WASHINGTON — With fiscal cliff negotiations in full swing, a handful of Republican lawmakers, led by Texas Rep. Louis Gohmert, and two-time Republican presidential candidate Steve Forbes advocated for a fundamental overhaul of the tax code to a flat tax, Tuesday in front of the Capitol.
The White House has pushed for “fairness” throughout the fiscal cliff negotiations, saying the rich have to pay more. According to Gohmert, the fair tax is the essence of fairness, where those who make more, pay more, and those who make less, pay less.
“The president and administration officials have been yelling out, ‘Everyone should pay their fair share,'” Gohmert told reporters at the press conference in the House Triangle. “And we could not agree more. We agree completely with those in the administration, who say people should pay their fair share. And when you hear fair share, you should think flat tax.”
Gohmert said that there are many proposals by lawmakers pushing the principle of a flat tax, or a tax code that applies a single tax rate on all incomes, though they were not all in attendance at the presser Tuesday.
Forbes, a long time advocate for the flat tax, pointed out that around the world countries like Japan, Greece, Spain and Portugal, are raising taxes in the face of economic downturns, but to their detriment and America will feel similarly negative effects should lawmakers follow in their footsteps.
“This get-together couldn’t be more timely,” Forbes said, explaining that raising taxes now or anytime will damage the economy.
“So far on this whole cliff debate concerning taxes, the debate has centered around how much harm do we do the patient, how much poison do we give the patient of the economy,” Forbes said. “This is truly crazy. The emphasis should be on reducing barriers to growth not erecting new barriers or increasing existing barriers.”
To Forbes the most apparent barrier to growth is that Americans are “overtaxed,” the “biggest abomination” he said is the cumbersome and complicated income tax code.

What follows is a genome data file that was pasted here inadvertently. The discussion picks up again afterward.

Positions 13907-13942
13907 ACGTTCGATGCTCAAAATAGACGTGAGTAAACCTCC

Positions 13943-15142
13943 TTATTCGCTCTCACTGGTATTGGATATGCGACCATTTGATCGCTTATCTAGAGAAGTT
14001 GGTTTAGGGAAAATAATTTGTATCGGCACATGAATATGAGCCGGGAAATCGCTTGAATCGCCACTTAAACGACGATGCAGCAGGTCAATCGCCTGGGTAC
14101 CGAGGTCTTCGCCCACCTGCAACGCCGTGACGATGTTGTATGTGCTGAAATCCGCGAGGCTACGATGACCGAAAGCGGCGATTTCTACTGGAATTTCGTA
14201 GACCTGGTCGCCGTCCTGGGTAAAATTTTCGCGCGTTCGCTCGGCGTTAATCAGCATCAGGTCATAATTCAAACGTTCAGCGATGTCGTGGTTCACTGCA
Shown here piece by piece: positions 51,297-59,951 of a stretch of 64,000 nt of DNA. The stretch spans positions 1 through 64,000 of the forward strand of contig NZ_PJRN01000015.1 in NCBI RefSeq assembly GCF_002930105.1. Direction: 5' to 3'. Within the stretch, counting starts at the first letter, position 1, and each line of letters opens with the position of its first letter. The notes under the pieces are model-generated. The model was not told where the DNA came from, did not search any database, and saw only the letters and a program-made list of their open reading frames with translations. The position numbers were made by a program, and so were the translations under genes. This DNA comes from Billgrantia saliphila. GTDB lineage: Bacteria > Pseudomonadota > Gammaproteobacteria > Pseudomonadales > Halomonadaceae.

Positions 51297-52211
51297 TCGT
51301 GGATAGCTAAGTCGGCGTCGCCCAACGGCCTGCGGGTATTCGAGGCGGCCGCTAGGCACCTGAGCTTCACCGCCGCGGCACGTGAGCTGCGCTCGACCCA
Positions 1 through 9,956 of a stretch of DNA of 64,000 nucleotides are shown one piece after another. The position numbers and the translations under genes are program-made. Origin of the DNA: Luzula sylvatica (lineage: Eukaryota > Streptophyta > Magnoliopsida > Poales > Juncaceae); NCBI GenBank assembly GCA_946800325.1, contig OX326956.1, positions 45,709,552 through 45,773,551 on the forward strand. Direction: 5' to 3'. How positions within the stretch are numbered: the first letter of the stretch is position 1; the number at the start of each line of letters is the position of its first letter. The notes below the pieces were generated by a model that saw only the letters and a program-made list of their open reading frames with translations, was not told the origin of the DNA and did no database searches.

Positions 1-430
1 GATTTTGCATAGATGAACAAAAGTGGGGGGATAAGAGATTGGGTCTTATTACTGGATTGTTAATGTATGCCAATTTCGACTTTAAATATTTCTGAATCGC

“Our coming here today is to underscore that the only way to deal with this abomination of the federal income tax code is once and for all kill the beast, drive a stake through its heart, and hope it never rises again. Just start with a simple single rate flat tax,” Forbes said, explaining that it will create an environment conducive to economic growth, more taxpayers and more revenue.
“We are in trouble and this is a great time to make fundamental change,” Gohmert added.
Utah Republican Sen. Mike Lee stressed the complexity of the tax code, saying that just to the current tax system costs Americans $163 billion annually just to comply with the code. Further, he said, the complexity obscures the actual cost of government to Americans.
“We should all know exactly what it is that our federal government costs us. If we move toward a single rate tax system, everyone would be able to know,” Lee said noting that people who have a low or no federal tax burden often do not realize they are paying for the high cost of government in other facets of their lives.
Texas Republican Rep. Michael Burgess, also in attendance, noted that he will be giving the flat tax proposal (H.R. 1040) he has introduced the past several years to the White House and encourage them to take ideas from it.
“We can talk about other rates, we can talk about other things around the margins, but the concept of a single rate tax, I think is an idea whose time has come,” Burgess said.
New Mexico Republican Rep. Steve Pearce noted that the key is simplicity, the negotiation he said should be the percentage of single rate taxation, not on how to get more money from the rich which will not solve the revenue problem.
“The table is already laid, we just have to decide in the next 27 days what we are going to do about it,” Pearce said.
Georgia Republican Rep. Jack Kingston added that “we need to take the president for his word, and what the president has been saying is that he wants shared sacrifice and he wants fairness,” explaining America is without “fairness” now because of the tax code.
When asked about House Speaker John Boehner’s counterproposal to the White House, Gohmert said that leadership had not consulted them on proposal, encouraged transparency in the process and the adoption of the flat tax.
“I know what the Speaker is trying to do, he is trying to reach out. He has gotten his hands slapped each time he has reached out, so why not go back, fall back on principle? Everybody should pay the same rate,” Gohmert concluded. “You make more, you pay more, you make less you pay less, and we can get that done.”